POLLINATION AND THE DEVELOPMENT OF ALTERNATIVE CROP POLLINATORS
Location: Pollinating Insects-- Biology, Management and Systematics Research
Title: Decline in Bee Diversity and Abundance from 1972-2004 in a Flowering Leguminous Tree, Andira inermis in Costa Rica at the Interface of Disturbed Dry Forest and the Urban Environment
| Frankie, Gordon - UC BERKELEY |
| Rizzardi, Mark - HUMOLDT ST UNIVERSITY |
| Vinson, S. Bradleigh - TEXAS A&M |
Submitted to: Journal of Kansas Entomological Society
Publication Type: Peer Reviewed Journal
Publication Acceptance Date: April 21, 2008
Publication Date: January 7, 2009
Citation: Frankie, G.W., Rizzardi, M., Vinson, S., Griswold, T.L. 2009. Decline in Bee Diversity and Abundance from 1972-2004 in a Flowering Leguminous Tree, Andira inermis in Costa Rica at the Interface of Disturbed Dry Forest and the Urban Environment. Journal of Kansas Entomological Society 82(1):1-20
Interpretive Summary: Concern has been raised that bees and the pollination services they provide may be in jeopardy in part do to human induced changes in landscape. Bee diversity on a flowering tree in the dry forest of Costa Rica was measured across more than three decades from 1972 to 2004. During this period there was rapid population growth in the area accompanied by greatly reduced natural landscape and vegetation and increased urbanization. Both the total number of bees and the diversity of species declined during this time to a low but consistent level. It appears that ornamental plants in residential areas contribute to the support of these low levels of pollinators.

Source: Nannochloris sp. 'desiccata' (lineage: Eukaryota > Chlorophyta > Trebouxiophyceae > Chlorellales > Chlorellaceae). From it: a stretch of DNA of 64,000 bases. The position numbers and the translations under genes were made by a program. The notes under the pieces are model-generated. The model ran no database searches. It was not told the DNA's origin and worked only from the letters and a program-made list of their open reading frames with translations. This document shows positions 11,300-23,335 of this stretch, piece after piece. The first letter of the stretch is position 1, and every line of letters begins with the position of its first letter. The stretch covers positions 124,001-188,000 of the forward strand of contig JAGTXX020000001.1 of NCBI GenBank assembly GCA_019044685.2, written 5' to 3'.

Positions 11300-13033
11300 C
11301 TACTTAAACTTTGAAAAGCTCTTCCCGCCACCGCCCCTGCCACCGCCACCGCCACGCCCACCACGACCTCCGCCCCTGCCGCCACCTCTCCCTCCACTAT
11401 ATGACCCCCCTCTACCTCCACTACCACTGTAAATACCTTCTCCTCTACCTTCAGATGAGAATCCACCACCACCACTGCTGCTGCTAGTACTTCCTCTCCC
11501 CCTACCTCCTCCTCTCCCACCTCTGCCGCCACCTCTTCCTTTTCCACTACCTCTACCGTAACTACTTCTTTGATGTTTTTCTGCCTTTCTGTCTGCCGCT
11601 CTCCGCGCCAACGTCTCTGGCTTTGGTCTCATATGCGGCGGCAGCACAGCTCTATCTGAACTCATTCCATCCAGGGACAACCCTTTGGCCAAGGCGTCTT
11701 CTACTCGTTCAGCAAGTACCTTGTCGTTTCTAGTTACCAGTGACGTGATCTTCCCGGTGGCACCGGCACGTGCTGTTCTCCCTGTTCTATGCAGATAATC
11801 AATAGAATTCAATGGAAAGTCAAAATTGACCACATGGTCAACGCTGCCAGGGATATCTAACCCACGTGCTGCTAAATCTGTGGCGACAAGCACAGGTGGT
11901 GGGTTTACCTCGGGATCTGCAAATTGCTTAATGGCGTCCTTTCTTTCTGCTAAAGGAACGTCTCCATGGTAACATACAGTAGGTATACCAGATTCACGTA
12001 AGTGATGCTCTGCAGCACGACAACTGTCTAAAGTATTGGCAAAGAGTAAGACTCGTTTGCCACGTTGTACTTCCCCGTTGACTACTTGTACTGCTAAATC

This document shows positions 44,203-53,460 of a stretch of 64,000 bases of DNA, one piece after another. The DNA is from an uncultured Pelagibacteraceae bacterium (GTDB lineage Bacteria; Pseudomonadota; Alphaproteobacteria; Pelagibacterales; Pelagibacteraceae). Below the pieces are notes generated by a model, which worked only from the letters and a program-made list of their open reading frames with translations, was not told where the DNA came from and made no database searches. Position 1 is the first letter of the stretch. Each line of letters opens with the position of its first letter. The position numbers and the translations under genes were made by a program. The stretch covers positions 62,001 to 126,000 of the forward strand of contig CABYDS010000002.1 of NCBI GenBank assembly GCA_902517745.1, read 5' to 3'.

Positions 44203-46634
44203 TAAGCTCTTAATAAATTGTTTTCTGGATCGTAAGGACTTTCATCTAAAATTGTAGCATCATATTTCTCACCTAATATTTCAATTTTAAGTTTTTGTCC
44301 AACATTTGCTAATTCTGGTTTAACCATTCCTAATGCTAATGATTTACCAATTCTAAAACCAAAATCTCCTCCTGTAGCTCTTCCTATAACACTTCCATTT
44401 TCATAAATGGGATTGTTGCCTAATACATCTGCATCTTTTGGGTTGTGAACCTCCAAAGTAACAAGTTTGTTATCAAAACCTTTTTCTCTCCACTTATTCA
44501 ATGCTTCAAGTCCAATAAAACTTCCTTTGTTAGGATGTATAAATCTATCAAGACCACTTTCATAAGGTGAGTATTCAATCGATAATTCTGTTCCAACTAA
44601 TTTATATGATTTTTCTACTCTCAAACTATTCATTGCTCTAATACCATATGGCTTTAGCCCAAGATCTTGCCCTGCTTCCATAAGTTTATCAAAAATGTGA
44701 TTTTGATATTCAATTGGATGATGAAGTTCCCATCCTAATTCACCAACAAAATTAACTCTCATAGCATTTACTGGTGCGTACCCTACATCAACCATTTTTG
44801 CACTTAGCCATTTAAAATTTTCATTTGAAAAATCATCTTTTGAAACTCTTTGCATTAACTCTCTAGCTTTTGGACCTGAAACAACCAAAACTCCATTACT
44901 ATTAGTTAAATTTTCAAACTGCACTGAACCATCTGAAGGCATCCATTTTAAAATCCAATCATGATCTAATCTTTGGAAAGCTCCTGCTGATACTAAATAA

Long-term monitoring of bees in specific sites provides information on changes in diversity and abundance, especially in areas close to human habitation. Evaluations of this monitoring data combined with relevant measures of anthropogenic activity can aide in interpreting emerging patterns of bee pollinators. In 1972, we sampled bees visiting flowers of a population of the leguminous tree, Andira inermis (W. Wright) DC in a dry forest site adjacent to the town of Liberia, Guanacaste Province, Costa Rica. Slightly more than 800 bees were recorded on the average per tree site, with an overall bee diversity among the trees of approximately 70 species. Standardized bee samples were taken again from the same population of A. inermis in 1996, 1999, and 2004. In each of these years average abundance level per tree was greatly reduced, as was overall species diversity. Andira inermis trees were also observed to have variable attraction for large anthophorid bees versus honey bees. Some trees attracted significantly more anthophorids than honey bees, whereas other trees attracted the opposite.
From 1972 there were many changes in land use that were directly related to a rapidly growing human population in Liberia. These changes, which greatly modified the natural landscape and vegetation, are believed to have caused a major decline in diversity and abundance of bees to a low but consistent level. Concurrently, increased urban growth has resulted in many more residential neighborhoods that have a wide variety of ornamental flowering plant species that attract a wide variety of native bee species. Evidence is offered to suggest that urban residential areas represent a source of bees that continue to visit A. inermis at low levels.